Perth in the 1980s was the per­fect scene for a heist of spec­tac­u­lar pro­por­tions — and a bit of ‘no­ble cause cor­rup­tion’ from the po­lice in re­sponse first watch

The Weekend Australian - Review - - Television - Graeme Blun­dell

SINCE the Un­der­belly saga be­gan sev­eral years ago, hav­ing been com­mis­sioned by a brave Nine net­work, we’ve grown to love our mor­dant fables of avarice, vi­o­lence and death. We en­joy the idea of a story be­ing lifted from the raw ma­te­rial of life that will hope­fully shape ex­pe­ri­ence and de­liver some wis­dom.

And Nine, a net­work in dis­ar­ray, nev­er­the­less still seems com­mit­ted to the task of ex­am­in­ing un­tidy truths about slices of our past cul­tural his­tory, en­cour­ag­ing pro­duc­ers to nudge them into a pleas­ing shape­li­ness that con­tin­ues to be highly ad­dic­tive for many of us.

The lat­est is from the Cordell Jig­saw com­pany that last year gave us the SBS ob­ser­va­tional se­ries Go Back to Where You Came From, which dealt with the pol­i­tics of asy­lum, and the ABC’S On Trial, the riv­et­ing five-part show fea­tur­ing un­prece­dented ac­cess to sev­eral tri­als in Aus­tralian courts.

Both were rare, un­var­nished tele­vi­sion — as is The Great Mint Swin­dle, a tele­movie about the some­times up­set­ting am­bi­gu­ity be­tween in­sti­tu­tional law en­force­ment and true jus­tice. A com­pul­sive true story about Perth’s Mick­el­berg broth­ers and the way they be­came em­broiled in the most fa­mous — still un­solved — gold heist in our his­tory, the movie is par­ti­san and de­signed to elicit outrage at in­jus­tice. It’s a ter­rific ex­am­ple of TV’S bur­geon­ing true crime genre where it’s not enough to just present a good story. It has to be au­then­tic, with char­ac­ters that take you by the hand and lead you deep into the ar­gu­ment and ad­ven­ture while dis­clos­ing in­ter­est­ing se­crets.

Swin­dle is a 20-year saga of greed, cor­rup­tion and per­sonal tragedy. And, strik­ingly con­densed into 11/ hours, it’s about three knock­about blokes with a taste for ad­ven­ture and their feud with Perth’s sin­is­ter brother­hood of cops, in a city where un­til quite re­cently the po­lice ran wild.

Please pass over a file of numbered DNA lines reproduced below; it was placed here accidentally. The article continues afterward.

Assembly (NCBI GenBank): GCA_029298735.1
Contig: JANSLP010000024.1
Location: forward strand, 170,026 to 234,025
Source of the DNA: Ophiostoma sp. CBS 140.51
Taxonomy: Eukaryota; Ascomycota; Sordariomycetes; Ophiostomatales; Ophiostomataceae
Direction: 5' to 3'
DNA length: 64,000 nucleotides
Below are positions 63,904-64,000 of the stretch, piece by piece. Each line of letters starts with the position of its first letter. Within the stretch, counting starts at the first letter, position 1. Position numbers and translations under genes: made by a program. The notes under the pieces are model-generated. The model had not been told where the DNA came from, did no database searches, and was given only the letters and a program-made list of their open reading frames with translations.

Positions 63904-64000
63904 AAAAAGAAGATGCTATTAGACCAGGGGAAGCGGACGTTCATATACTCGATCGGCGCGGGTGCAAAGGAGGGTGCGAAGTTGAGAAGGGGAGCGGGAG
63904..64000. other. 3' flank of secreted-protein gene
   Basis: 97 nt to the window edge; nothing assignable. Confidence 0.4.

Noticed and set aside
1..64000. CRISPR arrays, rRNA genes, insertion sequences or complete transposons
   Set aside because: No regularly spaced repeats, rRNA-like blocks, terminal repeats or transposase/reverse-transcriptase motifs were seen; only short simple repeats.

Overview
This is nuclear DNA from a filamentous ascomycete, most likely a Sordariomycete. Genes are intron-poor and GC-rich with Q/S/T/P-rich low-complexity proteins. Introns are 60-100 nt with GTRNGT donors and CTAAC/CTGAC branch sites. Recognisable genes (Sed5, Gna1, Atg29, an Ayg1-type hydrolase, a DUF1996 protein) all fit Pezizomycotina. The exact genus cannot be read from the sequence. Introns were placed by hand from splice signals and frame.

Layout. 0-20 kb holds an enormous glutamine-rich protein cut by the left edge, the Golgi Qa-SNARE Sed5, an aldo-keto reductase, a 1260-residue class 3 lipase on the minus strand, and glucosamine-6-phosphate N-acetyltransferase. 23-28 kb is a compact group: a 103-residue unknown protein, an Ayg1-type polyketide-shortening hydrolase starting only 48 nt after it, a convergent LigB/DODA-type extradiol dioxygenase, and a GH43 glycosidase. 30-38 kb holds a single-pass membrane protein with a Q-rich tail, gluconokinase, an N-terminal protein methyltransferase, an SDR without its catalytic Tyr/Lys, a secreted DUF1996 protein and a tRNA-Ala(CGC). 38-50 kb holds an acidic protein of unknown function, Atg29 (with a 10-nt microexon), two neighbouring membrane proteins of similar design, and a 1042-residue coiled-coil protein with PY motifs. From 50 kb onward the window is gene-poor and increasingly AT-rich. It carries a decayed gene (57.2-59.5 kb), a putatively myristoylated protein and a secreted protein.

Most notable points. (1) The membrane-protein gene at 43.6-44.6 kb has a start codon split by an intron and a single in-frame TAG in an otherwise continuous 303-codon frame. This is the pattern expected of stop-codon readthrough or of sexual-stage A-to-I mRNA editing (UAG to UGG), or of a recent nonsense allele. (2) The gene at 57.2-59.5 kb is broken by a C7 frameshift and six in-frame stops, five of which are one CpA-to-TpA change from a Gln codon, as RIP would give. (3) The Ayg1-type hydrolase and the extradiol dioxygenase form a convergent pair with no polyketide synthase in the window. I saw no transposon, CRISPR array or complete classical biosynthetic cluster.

In 1982 Ray (Grant Bowler), Peter (Todd La­sance) and Brian (Josh Quong Tart) Mick­el­berg are im­pli­cated in a no­to­ri­ous ca­per straight out of an El­more Leonard novel: a bril­liant heist of gold bars worth $650,000. Car­ried out with mil­i­tary pre­ci­sion and in­ge­nu­ity, there is no vi­o­lence, no vic­tims and few clues. There are only mys­ter­ies that right­eous cop De­tec­tive Don­ald Les­lie Han­cock (Shane Bourne) and his loyal No 2, De­tec­tive Tony ‘‘ Lewi’’ Le­wandowski (John Batch­e­lor) are de­ter­mined to solve. If they can’t, they’ll sim­ply pin it on the cock­sure boys, us­ing their fists, fab­ri­cat­ing con­fes­sions and plant­ing ev­i­dence. This polic­ing is known in the west as ‘‘ no­ble cause cor­rup­tion’’.

Han­cock is the hard-boiled de­tec­tive who must de­cide for him­self just what kind of jus­tice can be ac­com­plished in the am­bigu­ous ur­ban world of in­creas­ingly wealthy and cor­rupt Perth. As the story be­gins nar­ra­tor Peter Mick­el­berg, who will spend most of his 20s be­hind the im­pos­ing walls of Fre­man­tle Prison, tells us that WA is ‘‘ a big state full of big men with big dreams and big stom­achs; greed was good’’.

He and his broth­ers are no match for a new monied es­tab­lish­ment em­bar­rassed by

Shane Bourne, cen­tre, is up against the Mick­el­berg broth­ers in The Great Mint Swin­dle

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